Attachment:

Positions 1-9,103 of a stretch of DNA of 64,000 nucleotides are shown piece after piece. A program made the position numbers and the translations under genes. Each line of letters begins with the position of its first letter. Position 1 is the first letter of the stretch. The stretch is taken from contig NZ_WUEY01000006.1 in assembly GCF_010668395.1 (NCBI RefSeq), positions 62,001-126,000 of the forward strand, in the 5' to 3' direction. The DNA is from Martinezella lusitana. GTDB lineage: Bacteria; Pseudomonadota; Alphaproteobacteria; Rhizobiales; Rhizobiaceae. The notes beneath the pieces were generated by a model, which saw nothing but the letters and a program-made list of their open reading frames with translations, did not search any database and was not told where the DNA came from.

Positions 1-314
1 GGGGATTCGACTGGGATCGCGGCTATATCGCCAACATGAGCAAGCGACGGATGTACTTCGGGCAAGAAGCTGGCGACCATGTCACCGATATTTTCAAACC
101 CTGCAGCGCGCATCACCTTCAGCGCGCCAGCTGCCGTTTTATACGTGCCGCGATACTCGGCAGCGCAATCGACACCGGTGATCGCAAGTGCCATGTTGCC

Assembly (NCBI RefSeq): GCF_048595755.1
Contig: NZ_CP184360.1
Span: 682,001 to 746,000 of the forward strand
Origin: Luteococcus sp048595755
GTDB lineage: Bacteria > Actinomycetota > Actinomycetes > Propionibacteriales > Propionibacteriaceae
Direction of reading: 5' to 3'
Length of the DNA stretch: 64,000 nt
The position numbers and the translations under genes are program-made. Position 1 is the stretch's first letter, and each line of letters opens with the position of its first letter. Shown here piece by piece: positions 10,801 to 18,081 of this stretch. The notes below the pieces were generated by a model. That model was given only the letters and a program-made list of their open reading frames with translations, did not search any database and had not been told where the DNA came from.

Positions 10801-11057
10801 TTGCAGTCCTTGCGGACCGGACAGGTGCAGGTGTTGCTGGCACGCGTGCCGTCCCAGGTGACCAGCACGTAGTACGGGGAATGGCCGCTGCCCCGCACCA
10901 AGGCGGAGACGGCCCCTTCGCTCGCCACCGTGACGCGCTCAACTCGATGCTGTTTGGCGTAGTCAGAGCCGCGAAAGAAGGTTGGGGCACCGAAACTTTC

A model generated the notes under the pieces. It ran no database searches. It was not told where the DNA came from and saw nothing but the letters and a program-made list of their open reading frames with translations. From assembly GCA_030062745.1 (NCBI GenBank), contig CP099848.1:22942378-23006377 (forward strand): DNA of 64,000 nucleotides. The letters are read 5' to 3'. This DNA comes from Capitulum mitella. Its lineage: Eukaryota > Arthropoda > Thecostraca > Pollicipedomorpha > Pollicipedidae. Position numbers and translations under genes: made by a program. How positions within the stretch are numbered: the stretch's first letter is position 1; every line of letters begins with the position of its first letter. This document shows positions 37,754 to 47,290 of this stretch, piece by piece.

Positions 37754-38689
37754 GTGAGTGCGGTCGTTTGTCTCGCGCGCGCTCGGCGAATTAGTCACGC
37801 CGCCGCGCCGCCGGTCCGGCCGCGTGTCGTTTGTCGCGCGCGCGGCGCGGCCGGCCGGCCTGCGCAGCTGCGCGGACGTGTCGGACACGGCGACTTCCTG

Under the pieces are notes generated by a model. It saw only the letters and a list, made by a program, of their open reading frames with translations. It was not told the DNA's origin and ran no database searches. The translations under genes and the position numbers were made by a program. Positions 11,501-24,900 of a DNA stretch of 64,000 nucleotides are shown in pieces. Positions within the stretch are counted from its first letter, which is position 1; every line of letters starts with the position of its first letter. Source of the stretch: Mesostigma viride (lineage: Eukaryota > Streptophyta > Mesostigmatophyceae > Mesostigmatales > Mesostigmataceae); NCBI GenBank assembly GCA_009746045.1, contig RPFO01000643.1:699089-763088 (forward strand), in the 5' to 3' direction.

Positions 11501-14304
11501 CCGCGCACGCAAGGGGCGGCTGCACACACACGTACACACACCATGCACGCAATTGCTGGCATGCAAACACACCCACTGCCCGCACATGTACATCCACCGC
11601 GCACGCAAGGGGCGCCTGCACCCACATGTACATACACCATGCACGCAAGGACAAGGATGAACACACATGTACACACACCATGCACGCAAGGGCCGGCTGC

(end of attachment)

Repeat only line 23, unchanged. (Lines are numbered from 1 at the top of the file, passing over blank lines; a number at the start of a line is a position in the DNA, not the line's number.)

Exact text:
11601 GCACGCAAGGGGCGCCTGCACCCACATGTACATACACCATGCACGCAAGGACAAGGATGAACACACATGTACACACACCATGCACGCAAGGGCCGGCTGC